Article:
October 4, 2021

Mapping Your Identity

English | español

There is a strong link between identities and the way people think, live, learn, relate, and value. Understanding identities is essential for building strong relationships in our communities. Adults who give space for young people to share their identities can build more inclusive and connected learning environments at home, at school, and in the community. 

One way to do this is by using an identity map. An identity map is a graphic tool used to share, learn, and reflect on the aspects that shape who we are. Identity mapping honors our unique personal experiences (our “me”) and can be used by anyone seeking to build self-awareness and connection with others. Here are some tips to get started: 

  • Begin by acknowledging and honoring your own perspectives and learning styles. 

  • Use stories of culture to encourage members of your communities to share their own stories. 

  • Identify your own beliefs and the reasons you hold them.  

  • Reflect on how beliefs influence your day-to-day decisions. 

  • Name the identities that are most important to understanding who you are. Consider ways to share these with others.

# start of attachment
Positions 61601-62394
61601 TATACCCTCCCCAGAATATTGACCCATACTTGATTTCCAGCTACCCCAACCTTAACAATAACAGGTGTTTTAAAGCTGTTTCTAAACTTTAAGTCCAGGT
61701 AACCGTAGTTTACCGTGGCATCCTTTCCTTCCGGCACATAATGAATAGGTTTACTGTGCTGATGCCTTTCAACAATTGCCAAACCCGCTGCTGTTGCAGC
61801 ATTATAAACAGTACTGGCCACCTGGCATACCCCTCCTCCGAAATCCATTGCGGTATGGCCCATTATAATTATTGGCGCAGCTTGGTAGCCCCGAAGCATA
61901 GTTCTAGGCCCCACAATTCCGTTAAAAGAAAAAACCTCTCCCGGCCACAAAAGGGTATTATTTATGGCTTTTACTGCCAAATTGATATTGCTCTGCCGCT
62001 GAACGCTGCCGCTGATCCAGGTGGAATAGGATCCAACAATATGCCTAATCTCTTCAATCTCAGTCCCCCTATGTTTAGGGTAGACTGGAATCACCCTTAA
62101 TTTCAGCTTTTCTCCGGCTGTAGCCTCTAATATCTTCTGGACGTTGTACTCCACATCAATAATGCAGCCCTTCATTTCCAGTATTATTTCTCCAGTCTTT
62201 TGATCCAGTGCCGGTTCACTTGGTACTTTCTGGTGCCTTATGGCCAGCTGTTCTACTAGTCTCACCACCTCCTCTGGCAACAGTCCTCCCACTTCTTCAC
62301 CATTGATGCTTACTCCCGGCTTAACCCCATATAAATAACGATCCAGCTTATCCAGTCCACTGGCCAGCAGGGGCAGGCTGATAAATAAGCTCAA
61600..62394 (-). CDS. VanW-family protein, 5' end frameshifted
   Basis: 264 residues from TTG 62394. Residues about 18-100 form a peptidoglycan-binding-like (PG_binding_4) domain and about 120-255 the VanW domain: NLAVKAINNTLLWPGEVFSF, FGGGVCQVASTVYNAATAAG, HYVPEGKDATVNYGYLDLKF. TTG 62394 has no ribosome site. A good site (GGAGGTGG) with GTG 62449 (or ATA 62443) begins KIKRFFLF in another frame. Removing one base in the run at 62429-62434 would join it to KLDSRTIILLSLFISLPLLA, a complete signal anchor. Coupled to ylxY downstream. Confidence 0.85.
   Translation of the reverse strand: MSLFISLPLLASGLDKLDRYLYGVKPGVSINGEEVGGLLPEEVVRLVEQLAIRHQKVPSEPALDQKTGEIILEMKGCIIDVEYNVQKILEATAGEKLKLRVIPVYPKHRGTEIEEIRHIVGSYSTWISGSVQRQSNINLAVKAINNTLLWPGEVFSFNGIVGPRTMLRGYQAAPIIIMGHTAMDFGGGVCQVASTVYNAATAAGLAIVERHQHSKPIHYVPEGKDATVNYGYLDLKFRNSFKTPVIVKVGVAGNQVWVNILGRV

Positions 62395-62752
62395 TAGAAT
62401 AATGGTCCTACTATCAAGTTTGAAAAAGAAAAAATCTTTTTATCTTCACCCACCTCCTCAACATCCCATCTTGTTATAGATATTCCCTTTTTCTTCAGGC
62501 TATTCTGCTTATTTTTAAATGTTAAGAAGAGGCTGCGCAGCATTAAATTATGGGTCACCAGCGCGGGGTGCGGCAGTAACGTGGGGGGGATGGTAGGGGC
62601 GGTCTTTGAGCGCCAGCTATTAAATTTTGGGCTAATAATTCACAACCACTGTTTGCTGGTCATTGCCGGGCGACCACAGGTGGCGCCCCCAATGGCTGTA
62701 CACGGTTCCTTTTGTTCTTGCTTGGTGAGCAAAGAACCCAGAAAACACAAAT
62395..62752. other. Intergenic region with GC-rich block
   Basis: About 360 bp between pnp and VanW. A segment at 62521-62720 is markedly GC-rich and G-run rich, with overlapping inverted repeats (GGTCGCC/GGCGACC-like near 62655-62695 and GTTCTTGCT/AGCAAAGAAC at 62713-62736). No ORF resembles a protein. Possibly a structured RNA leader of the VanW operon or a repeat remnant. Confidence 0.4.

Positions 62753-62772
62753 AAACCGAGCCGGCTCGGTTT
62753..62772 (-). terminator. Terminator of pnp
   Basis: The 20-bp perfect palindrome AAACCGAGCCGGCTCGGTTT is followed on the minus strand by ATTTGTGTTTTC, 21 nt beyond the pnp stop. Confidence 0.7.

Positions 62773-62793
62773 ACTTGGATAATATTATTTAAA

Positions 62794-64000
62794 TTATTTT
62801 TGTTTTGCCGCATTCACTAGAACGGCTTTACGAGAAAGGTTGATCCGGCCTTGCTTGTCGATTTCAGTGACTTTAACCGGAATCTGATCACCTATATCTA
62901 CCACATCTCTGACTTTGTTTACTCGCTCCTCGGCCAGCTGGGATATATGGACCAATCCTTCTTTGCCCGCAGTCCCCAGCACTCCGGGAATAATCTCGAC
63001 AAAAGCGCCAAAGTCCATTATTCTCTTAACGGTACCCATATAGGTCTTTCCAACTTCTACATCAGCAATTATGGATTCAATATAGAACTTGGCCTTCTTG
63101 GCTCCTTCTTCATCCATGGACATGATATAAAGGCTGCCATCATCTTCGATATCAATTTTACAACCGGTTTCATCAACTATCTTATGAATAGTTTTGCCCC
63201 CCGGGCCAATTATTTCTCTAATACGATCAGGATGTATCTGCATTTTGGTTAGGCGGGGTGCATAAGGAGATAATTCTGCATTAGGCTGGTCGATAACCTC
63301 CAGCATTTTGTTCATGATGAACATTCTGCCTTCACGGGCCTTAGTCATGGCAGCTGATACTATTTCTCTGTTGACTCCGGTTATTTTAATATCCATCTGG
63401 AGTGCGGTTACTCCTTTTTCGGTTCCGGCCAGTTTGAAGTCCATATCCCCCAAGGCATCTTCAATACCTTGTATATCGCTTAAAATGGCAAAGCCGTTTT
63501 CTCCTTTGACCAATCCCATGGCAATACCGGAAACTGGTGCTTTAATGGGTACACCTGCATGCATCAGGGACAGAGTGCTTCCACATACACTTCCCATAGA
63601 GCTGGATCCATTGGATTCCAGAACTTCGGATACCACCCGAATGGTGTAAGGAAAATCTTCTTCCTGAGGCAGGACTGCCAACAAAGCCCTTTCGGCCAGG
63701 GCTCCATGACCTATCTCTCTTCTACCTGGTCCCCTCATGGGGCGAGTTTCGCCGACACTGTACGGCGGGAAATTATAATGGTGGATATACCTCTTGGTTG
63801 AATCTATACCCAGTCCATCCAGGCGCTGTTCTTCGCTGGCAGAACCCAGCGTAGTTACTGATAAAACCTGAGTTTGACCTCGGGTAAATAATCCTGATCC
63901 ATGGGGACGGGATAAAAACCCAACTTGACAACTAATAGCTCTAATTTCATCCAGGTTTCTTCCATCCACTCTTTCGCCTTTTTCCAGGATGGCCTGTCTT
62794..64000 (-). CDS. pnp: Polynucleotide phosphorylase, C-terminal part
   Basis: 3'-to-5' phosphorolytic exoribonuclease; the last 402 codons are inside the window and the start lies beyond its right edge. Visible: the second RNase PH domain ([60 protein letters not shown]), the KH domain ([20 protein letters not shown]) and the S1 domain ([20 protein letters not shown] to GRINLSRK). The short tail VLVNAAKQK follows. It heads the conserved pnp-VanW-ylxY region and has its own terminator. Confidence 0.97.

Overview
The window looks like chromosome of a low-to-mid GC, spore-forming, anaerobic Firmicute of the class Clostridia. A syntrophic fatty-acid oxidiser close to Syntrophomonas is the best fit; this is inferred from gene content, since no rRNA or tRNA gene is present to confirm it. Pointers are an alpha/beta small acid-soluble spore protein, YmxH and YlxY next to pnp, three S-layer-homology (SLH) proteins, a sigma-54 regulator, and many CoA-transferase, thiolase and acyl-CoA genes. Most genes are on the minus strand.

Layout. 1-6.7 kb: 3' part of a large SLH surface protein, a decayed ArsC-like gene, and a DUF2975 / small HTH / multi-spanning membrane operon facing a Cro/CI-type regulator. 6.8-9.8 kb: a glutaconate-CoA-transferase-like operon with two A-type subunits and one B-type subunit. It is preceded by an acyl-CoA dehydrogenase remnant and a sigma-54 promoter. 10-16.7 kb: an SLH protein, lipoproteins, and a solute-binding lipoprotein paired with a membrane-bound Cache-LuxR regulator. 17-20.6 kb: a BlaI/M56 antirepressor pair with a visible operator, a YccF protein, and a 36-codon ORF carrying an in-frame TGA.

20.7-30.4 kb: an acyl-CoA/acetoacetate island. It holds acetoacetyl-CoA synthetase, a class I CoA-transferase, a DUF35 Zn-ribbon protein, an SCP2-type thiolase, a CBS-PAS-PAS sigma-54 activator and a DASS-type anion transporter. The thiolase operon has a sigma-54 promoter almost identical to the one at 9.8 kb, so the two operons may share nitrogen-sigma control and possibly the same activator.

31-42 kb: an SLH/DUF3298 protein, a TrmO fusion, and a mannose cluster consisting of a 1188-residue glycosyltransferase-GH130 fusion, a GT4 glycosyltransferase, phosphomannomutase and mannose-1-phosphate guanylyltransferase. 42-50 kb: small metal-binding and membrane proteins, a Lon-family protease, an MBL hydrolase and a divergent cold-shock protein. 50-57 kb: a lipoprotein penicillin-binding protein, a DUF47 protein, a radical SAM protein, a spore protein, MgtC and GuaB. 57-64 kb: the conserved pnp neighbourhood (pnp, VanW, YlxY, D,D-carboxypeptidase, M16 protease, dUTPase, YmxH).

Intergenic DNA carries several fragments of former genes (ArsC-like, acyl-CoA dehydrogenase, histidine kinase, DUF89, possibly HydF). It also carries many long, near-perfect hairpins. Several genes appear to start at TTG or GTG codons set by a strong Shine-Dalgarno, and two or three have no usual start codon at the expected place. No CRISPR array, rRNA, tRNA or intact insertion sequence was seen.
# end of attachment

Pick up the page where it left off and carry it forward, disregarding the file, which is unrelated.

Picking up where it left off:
• Think about your own personal belief systems and cultural understandings.   

  • Examine cultural assumptions and stereotypes. Use the map to decenter your own experiences. Learn about what others have experienced, not from what our own perception/knowledge tell us they have. 

  • Build interconnectedness by identifying shared personal experiences. 

  • Identify different systems, structures that prevent others from showing up fully in their identities. Use an identity map to support conversations on equity, diversity, and inclusion. i  

Staff members at Healthier Generation recently participated in an identity map exercise with colleagues and family members. This is what they had to share about it:  

“The EDI identity mapping activity provided an opportunity for tenured and new staff to share their lived experience with each other in a safe and positive manner.” - Daniel H.  

“We were able to slow down and listen more carefully to each other, reflect and make meaning of what others share about themselves as it applies to our work, and visualize how it can build upon our strength as a team. Also, being able to practice these listening and learning skills as a team gives me more confidence that we’ll be able to practice them with our partners and constituents outside of the organization.”- Amira R.  

Identity is a complex combination of our roles, qualities, culture, and attributes. When we learn more about our own identities and the identities of others, we build stronger, more transformative relationships.

Understanding who we are is essential for building strong relationships. Use this worksheet to create a personal identity map for reflection and sharing.

Read more in Spanish.

[i] Identity charts. Facing History and Ourselves. (n.d.). https://www.facinghistory.org/resource-library/teaching-strategies/identity-charts

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